Tropico 6 is also just a good pastime game, and if you’re a people watcher, it’s better than ever. The full simulation of Tropicans’ lives could have really gone wrong — and indeed, Limbic Entertainment delayed the game’s launch to tighten down their pathing and behavior. But it works. I like clicking on one of my subjects, happy or un, following them through their workday, tailing them if they hang out with agitators, trying to build a picture of what they want and if not getting it will cause me trouble. Mussler agreed; it was nice to feel like I was playing his game the right way.

“What’s really interesting to show other people, by selecting an individual agent, that they have certain needs and happiness values that they want to fulfill,” Mussler mused. “Then going step by step with them, going to a restaurant to see him having a beer; then once he leaves the bar, his happiness jumps up. Observing that is a lot of fun. It makes it all really interesting and believable.”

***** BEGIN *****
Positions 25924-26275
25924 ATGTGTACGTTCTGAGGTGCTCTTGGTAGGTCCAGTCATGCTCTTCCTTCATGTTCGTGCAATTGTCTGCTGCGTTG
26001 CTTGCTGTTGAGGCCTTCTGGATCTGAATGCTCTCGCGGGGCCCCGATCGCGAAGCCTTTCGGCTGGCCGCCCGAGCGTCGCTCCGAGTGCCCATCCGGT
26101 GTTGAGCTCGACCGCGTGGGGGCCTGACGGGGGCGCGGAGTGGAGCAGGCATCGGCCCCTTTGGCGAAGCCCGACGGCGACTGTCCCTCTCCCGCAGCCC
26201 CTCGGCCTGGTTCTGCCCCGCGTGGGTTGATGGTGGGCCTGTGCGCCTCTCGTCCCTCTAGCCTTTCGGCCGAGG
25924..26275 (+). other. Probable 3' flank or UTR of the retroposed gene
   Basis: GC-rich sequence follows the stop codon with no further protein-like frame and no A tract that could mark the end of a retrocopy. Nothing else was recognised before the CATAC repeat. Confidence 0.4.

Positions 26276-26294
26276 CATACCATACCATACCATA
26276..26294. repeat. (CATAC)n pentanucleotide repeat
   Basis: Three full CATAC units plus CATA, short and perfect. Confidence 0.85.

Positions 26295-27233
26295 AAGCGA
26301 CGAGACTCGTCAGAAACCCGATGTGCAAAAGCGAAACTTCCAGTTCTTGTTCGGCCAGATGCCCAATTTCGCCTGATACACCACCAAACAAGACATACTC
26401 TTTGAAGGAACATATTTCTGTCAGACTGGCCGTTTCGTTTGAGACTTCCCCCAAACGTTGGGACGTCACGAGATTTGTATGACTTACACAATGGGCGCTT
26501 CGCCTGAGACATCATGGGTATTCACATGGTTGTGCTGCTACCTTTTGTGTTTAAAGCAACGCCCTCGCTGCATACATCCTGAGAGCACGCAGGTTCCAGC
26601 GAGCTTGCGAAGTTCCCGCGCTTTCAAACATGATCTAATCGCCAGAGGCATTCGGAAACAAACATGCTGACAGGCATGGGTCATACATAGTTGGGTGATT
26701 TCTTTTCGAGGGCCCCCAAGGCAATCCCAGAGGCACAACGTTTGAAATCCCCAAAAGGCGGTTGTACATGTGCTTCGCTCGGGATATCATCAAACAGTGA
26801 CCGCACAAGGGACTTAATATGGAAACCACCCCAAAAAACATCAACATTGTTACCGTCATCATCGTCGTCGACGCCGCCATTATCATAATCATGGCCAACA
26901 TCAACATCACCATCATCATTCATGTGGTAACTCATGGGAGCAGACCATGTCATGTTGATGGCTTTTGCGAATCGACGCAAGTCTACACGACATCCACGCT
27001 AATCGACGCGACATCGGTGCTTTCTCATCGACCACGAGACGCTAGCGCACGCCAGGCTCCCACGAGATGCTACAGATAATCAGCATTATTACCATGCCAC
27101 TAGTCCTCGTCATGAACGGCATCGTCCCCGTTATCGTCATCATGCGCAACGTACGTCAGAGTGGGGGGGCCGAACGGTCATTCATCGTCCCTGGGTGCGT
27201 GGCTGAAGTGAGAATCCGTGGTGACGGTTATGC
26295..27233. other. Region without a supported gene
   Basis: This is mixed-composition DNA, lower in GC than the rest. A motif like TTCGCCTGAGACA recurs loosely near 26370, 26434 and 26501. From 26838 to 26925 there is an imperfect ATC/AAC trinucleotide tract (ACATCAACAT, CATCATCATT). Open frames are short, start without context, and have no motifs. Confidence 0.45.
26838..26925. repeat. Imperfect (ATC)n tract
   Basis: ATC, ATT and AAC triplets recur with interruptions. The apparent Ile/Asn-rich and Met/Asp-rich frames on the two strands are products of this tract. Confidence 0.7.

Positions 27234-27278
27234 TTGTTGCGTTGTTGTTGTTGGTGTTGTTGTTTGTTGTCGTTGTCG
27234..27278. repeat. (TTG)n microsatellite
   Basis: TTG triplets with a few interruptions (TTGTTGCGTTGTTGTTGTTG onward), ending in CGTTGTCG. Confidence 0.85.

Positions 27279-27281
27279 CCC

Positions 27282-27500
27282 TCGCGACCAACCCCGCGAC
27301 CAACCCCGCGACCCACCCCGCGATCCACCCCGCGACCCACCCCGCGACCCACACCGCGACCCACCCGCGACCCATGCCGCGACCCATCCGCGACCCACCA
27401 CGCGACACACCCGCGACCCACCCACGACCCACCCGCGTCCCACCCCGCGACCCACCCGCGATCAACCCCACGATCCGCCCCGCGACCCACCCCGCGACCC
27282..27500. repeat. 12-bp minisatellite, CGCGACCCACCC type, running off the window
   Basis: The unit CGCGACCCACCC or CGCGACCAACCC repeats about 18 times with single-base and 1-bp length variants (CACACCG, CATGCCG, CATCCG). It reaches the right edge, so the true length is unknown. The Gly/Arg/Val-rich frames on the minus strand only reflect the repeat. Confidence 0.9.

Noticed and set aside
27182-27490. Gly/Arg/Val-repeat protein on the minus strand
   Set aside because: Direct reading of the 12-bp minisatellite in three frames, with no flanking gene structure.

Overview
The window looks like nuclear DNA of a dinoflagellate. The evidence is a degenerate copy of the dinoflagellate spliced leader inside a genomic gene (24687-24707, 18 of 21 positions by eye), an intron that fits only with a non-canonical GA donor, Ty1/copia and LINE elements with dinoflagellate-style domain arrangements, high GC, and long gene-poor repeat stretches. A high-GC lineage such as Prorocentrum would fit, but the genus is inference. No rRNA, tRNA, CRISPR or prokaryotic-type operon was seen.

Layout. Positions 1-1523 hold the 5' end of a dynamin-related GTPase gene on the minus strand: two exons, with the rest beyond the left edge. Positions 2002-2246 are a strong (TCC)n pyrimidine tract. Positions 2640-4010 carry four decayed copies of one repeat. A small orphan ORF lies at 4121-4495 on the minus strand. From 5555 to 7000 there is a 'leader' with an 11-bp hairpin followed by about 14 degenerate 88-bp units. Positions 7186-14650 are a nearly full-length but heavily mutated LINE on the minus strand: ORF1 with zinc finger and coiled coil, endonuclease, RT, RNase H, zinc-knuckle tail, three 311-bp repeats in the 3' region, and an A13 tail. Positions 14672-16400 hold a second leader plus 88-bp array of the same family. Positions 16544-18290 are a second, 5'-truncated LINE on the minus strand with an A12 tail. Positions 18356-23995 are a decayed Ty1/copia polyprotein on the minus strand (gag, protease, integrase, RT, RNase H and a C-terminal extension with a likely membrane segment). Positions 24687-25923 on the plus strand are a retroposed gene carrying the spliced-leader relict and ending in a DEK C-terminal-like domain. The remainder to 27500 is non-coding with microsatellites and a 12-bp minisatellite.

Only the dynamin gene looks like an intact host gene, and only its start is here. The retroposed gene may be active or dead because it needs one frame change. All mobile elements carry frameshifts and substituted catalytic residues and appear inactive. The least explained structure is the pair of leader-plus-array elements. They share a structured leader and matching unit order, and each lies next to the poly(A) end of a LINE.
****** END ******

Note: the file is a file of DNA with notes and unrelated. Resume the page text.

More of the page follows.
The Shining sequel Doctor Sleep gets a spooky trailer

The trailer for Doctor Sleep — a follow-up to Stephen King’s The Shining — summons the ghost of Stanley Kubrick’s original film.

The movie isn’t technically a sequel to that movie, instead based on Stephen King’s 2013 novel of the same name. The book, and now the film, follows a grown-up Danny Torrence (the kid in The Shining) as he deals with life (and death). Danny is plagued by the trauma he went through as a kid and now as an adult, he works in a hospice center where, aided by a cat who can predict when someone is about to die and his own psychic powers, he provides comfort to dying patients. He eventually teams up with a psychic girl named Abra to defeat a cult known as The True Knot that preys on children with psychic powers.